Good title. So, I ask the obvious: "Are you a Golf Professional?"
"No. But, I'm a student of The Game...and the brain. It's your brain that plays Golf." Owen hands me the stack of papers, title page up. "Go on. Pick a chapter. Any chapter."
I do. It's good! So good, I thought it was worth giving you a little preview before what's sure to be a bestseller hits bookstores. Here, with Mr. Owen's permission, is an excerpt:
A Brief Medical Discussion
No matter which grip you choose to use during a round of Golf, one thing remains constant: The club connects to your hands. Medically speaking, and I think most M.D.'s will back me up on this, your hands connect to your forearms, which "hook-on" to your upper arms with an ingenious device known as the "elbow." Your upper arms connect to your shoulders, then your neck - and through a series of what I call "brain muscles" - to your mind. There, in your body's control center, all important Golfing decisions are made. Your hands simply carry out your brain's commands! If you ever wondered what the old Golfing axiom, "Its all between your ears," actually means, perhaps this will clear it up for you! This old saw refers to your "brain," which, in most cases, is located in your head! And that means, it's - between your ears!
Right away, I can see this guy had a grip on the basics. But, I have to ask: "Medical background?"
He takes the book out of my hands and flips purposely through the pages. "No. Common sense. Check this out." He flips more pages, looking for a favorite passage.
"Where do you play?" I ask.
He's still flipping...looking. "Traylor Park. I've had a few lessons from Legolas Demott. We went to High School together. Ah! Found it! Here. Read this." He plops the stack of paper back into my hands.
Plan Your Swing Keys
Your swing keys are the key to your round. Perhaps that's why they're called "keys." Of course, every individual who plays The Game must, and should, have different keys or "thoughts" that will help that person make a swing that's smooth and effortless every time. In this case, I have a hard and fast rule: Plan (and re-plan if necessary) your swing keys for the day - in the car as you approach the Golf Course parking lot.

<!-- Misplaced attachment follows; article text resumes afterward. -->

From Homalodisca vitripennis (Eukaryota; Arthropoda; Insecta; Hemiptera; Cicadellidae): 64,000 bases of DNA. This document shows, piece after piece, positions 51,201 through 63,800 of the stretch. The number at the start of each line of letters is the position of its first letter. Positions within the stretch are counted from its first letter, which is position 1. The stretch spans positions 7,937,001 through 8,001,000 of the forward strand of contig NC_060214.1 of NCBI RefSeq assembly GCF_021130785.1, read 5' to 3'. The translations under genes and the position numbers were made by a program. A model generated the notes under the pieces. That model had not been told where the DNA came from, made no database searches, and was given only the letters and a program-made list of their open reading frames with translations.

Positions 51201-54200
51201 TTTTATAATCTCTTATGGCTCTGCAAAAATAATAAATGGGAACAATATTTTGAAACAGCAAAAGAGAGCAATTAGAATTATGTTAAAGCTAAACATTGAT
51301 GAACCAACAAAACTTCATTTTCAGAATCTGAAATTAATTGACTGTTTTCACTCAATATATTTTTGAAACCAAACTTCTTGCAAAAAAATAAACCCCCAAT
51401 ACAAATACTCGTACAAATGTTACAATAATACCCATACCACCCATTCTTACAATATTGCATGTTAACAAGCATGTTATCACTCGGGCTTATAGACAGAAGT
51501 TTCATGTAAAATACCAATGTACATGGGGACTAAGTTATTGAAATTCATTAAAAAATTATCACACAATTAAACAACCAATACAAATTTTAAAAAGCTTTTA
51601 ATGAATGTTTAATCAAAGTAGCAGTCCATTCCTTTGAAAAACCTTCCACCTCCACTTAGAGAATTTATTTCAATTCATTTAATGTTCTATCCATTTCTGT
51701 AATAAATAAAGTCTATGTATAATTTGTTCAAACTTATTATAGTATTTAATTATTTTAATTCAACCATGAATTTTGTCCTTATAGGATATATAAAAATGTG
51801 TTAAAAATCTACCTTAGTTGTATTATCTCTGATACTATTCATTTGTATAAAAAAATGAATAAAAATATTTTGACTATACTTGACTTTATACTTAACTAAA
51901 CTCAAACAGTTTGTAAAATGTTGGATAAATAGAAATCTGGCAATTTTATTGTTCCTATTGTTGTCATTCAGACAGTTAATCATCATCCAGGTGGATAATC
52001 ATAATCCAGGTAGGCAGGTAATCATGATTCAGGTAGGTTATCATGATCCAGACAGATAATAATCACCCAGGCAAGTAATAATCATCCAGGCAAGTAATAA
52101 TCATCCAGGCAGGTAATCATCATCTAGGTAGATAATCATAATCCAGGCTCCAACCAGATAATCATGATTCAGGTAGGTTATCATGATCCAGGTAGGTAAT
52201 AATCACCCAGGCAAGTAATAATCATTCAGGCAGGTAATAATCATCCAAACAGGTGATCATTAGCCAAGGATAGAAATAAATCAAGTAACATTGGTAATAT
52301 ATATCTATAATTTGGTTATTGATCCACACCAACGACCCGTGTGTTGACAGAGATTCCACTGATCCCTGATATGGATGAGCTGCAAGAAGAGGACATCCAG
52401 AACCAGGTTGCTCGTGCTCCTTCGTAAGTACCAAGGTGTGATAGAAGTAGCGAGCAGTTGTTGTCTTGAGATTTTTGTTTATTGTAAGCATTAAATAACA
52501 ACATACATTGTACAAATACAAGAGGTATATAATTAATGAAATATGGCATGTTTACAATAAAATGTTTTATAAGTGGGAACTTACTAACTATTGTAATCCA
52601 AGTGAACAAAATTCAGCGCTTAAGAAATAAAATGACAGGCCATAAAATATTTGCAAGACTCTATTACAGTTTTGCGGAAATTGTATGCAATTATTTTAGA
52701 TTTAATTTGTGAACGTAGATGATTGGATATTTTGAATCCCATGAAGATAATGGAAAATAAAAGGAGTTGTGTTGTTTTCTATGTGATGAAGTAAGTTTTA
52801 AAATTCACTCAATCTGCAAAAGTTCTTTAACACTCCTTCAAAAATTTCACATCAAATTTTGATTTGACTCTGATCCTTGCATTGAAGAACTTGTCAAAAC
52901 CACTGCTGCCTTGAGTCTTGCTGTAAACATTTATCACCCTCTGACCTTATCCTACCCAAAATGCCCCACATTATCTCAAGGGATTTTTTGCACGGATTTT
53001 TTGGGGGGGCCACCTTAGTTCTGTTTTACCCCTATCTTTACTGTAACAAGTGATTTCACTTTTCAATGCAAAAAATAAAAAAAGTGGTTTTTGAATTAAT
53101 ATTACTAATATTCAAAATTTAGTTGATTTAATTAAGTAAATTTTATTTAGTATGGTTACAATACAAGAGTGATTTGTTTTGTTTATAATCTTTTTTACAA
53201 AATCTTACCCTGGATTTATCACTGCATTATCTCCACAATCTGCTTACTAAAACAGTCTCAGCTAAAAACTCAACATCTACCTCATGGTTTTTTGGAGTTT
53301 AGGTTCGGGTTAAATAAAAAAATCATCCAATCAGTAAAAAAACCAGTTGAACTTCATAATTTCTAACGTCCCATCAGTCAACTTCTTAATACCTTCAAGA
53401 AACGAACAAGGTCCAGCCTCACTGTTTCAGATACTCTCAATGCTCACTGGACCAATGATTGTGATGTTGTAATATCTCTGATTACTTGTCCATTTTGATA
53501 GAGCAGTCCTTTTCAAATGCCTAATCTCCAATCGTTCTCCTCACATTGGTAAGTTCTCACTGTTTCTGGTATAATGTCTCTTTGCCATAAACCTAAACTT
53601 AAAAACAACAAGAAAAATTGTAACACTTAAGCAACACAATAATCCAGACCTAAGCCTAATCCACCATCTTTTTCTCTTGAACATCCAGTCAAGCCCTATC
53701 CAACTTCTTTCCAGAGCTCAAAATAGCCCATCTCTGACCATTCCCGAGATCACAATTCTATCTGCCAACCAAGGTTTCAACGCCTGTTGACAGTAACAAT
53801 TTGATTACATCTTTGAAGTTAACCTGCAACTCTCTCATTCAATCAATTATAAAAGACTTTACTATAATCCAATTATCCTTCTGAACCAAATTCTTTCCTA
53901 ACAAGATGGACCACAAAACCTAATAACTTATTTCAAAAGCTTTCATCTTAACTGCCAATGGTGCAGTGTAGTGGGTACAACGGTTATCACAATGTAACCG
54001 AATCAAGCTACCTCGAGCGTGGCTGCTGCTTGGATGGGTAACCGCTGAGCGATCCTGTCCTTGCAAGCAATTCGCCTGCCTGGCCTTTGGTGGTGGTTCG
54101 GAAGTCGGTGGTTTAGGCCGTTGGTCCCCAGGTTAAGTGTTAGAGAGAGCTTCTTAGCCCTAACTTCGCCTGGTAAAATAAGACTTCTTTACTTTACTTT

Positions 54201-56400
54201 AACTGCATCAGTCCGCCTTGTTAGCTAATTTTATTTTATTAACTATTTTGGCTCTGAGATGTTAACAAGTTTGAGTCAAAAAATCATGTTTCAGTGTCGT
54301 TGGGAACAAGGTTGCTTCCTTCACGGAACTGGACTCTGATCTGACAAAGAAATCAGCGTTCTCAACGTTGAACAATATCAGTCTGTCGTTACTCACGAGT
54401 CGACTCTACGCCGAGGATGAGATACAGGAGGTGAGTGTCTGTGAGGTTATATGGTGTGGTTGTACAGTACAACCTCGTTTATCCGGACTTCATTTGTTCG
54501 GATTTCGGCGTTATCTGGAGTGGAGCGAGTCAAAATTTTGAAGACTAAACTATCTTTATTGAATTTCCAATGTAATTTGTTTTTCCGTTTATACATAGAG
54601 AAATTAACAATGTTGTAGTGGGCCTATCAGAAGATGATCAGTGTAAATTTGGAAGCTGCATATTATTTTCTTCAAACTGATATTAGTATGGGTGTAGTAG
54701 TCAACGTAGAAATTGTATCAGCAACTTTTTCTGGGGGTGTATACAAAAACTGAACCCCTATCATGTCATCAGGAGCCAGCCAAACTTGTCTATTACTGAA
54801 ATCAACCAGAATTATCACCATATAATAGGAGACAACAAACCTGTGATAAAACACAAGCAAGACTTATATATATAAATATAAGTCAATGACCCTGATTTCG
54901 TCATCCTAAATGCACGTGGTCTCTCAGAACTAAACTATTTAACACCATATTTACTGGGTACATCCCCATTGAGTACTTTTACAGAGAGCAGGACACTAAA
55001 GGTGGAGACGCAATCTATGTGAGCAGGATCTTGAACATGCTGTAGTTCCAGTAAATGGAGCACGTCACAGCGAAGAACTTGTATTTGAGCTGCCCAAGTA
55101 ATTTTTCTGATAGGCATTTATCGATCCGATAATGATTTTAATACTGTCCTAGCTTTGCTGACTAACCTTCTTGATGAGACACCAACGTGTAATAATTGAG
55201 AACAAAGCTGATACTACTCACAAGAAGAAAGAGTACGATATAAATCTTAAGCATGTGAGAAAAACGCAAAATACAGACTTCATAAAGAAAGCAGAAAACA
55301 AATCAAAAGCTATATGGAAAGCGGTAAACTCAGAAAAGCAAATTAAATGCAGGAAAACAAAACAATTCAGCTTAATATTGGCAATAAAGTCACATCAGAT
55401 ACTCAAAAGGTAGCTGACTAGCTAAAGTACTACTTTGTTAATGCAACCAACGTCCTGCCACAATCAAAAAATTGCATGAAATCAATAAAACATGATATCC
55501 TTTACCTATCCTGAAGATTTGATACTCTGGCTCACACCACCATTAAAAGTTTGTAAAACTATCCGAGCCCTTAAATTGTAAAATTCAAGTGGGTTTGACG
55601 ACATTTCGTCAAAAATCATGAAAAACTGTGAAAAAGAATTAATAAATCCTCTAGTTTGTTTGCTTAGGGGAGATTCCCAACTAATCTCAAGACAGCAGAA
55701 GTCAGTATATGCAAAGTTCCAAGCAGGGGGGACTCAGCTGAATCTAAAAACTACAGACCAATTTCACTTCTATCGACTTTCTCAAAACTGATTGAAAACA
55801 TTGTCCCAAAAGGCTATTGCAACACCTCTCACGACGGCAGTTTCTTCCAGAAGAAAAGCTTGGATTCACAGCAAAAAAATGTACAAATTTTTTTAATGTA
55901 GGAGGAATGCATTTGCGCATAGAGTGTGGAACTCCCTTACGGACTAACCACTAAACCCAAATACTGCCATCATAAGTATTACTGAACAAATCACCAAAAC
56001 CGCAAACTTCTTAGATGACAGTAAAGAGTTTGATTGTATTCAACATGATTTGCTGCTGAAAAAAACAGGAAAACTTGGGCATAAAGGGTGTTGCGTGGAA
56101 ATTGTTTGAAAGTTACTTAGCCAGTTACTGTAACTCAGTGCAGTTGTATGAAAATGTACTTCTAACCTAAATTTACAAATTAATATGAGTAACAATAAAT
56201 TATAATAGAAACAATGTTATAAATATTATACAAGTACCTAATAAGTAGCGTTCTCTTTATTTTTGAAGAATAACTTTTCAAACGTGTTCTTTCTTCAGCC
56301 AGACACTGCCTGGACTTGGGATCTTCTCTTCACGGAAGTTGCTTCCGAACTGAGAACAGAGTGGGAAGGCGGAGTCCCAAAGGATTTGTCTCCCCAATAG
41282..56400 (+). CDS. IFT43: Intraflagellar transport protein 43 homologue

Usually, I'll turn down the radio briefly, look into my eyes in the rearview mirror to get my attention, and say: "Okay, Conor. Let's get serious." As soon as I have my attention and I know I have something important to tell myself, I go through each swing key with precision.
"Hands ahead," I intone as I mentally put my hands ahead of the ball at address. Sometimes it helps me to close my eyes to visualize the ball. "Kick the right knee in." My right leg usually jerks, adding a burst of speed to my already-over-the-speed-limit trip. "Low and slow," I mutter firmly. My hands move imperceptibly to the right. "Turn!" I usually twist in the car seat, straining against the shoulder strap, my right foot drifting briefly off the accelerator, car gliding right toward the sidewalk. Pedestrians scatter. But, only because they don’t know I’m only practicing my golf swing - not driving dangerously! “Swing, as if you were pulling an overhanging light bulb chain!” My car almost always swerves back to the left - away from foot traffic - and pick ups speed as my right foot returns to the gas pedal. I have heard others say that you'll never play well unless you can play with one swing thought. I’m pretty sure, this example shoots that idea down in flames!
Now, as your car lurches into the parking lot of the appointed Golf Course, you will have the quiet confidence of knowing that you have completed all phases of Preplanning your Plan to Play. You will have used the checkoff list in the back of the book as a reassurance that you have covered all your bases. So, as you emerge from your vehicle, you will be ready to face anyone, except someone really good, in a winner-take-all match (up to and including $1.00)!
Shortly after I finish reading the excerpt - and, before I can formulate a response to it - Owen gets a call from the Home Furnishings and Decor Editor of SuperGood Home Decorating Magazine and has to excuse himself to rewrite some cut lines for the picture of the Birdcage near the Armoire. I get up to leave...impressed. Here is a local boy about to make good! As I reach the door, the Writer puts his Editor on hold. "If you know anybody who would publish this - let me know. I'm not sure how many more sofas I can write about."
I tell him I'm sure, if he self-publishes, he might get his book in a rack at the local Health Food Store, "Natural Nugget."
Editor's Note: A follow up call to Natural Nugget management revealed Mr. Owen's book is under consideration for a potential position in the self-published book kiosk at the back of the store near expired canned goods sale rack. Ed.
Larry Caringer has been writing humor for broadcast for a long time. Now, he's writing it for you. The stories, here, are from a collection of short stories from his book "Golf Beat: A Year in the Life of Persimmon Pines."